Research Projects

Project at a Glance

Project Status: complete

Report Published June 1998:

Title: Assessing exposure to air toxicants from environmental tobacco smoke.

Principal Investigator / Author(s): Nazaroff, William

Contractor: UC Berkeley

Contract Number: 94-344


Research Program Area: Health & Exposure

Topic Areas: Health Effects of Air Pollution, Indoor Air Quality, Toxic Air Contaminants


Abstract:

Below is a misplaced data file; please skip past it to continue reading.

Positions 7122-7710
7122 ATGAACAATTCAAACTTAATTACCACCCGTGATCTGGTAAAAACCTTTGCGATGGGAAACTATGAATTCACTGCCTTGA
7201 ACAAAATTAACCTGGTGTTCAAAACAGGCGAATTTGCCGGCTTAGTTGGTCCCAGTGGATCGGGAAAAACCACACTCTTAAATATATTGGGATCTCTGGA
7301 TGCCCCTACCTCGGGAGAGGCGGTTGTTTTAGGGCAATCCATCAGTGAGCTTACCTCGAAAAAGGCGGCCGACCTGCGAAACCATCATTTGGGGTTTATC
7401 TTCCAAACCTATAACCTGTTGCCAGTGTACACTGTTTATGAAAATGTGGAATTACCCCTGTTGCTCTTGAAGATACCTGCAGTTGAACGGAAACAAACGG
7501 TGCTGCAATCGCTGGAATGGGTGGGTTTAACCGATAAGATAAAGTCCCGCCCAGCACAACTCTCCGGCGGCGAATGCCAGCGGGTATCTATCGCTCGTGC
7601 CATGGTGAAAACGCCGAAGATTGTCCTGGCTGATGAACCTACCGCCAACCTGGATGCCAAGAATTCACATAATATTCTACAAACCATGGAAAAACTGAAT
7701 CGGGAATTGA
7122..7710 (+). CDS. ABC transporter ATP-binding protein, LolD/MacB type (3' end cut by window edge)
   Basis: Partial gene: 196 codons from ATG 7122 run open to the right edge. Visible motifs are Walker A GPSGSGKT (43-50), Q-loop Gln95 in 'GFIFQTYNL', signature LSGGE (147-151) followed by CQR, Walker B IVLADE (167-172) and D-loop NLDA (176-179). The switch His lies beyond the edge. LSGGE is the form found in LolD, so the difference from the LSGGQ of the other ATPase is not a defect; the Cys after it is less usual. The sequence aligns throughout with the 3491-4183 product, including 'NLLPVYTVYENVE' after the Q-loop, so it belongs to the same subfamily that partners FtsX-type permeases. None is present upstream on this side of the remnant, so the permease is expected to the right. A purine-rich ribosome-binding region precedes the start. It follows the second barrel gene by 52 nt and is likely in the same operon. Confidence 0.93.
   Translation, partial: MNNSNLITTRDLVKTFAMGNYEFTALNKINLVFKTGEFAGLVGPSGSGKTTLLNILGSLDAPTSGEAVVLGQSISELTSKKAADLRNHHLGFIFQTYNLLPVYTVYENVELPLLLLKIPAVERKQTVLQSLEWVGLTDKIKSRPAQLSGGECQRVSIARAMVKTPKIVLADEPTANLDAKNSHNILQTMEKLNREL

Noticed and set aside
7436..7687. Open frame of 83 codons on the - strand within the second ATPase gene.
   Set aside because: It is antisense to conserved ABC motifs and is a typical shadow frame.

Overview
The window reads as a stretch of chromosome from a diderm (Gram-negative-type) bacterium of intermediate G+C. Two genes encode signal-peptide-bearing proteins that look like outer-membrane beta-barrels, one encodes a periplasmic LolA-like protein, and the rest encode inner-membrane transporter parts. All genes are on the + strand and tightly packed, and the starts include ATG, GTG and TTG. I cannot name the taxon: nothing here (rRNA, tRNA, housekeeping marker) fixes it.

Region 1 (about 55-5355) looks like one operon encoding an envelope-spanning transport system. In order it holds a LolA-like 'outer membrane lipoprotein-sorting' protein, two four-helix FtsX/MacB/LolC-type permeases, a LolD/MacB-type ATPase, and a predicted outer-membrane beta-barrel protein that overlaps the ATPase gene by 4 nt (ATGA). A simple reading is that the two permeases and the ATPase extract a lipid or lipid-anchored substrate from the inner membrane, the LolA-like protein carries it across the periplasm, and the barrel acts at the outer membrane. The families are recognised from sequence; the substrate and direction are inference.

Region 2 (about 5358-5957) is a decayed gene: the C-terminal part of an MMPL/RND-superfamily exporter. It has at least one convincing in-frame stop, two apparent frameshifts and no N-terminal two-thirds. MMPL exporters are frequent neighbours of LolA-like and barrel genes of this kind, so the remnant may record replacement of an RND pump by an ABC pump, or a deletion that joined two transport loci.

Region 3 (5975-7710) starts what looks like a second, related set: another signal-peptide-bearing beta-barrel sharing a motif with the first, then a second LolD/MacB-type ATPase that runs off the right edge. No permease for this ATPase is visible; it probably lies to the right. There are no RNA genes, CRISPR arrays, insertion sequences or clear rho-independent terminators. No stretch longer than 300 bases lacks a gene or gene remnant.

Little is known about the sources or magnitudes of exposure to more than 190 compounds designated by California legislation as "toxic air contaminants" (TACs). This study estimates the contribution of environmental tobacco smoke (ETS) to the exposure of nonsmoking Californians for 17 of these compounds known to be emitted from burning tobacco. Two distinct approaches were used in the assessment: (a) measured 24-h personal exposures to selected compounds, such as benzene, were compared for individuals who reported ETS exposure against those who reported no exposure; and (b) information on activity patterns of Californians was combined with estimates of ETS concentrations in indoor environments. The first method was applied for nonsmokers (age > 7 y) for the mid-to-late 1980's. The second method was separately applied for adults, adolescents, and children for both the mid-to-late 1980's and for the late 1990's. Averaged over all nonsmoking Californians in the late 1980's ETS is estimated to have contributed 5-15 Ķg h m-3 to daily benzene exposure, corresponding to 2-5% of the total inhalation exposure of nonsmokers. Among those nonsmokers exposed to ETS, average exposure for adolescents was in the range 65-95% of the average for adults; the corresponding range for children was 80-130%. In the late 1990's, as a result of reduced smoking prevalence among adults and legislation that severely restricts smoking in public buildings, ETS exposures are estimated to be reduced. The fraction of adult nonsmokers exposed to ETS indoors on a given day is predicted to have declined from 52% to 16-19% during the last decade. For adolescents, the corresponding change is from 63% to 33-35%, whereas for children the reduction is from 33% to 21-23% exposed. Among individuals still exposed, the average level of exposure is not predicted to have changed markedly. Using emission factor data, ETS contributions to exposure are estimated for these compounds; acetaldehyde, acetonitrile, acrylonitrile, benzene, 1,3-butadiene, 2-butanone, o-cresol, m,p-cresol, ethyl acrylate (upper bound, only), ethylbenzene, formaldehyde, n-nitrosodimethylamine, phenol, styrene, toluene, o-xylene, and m,p-xylene.


 

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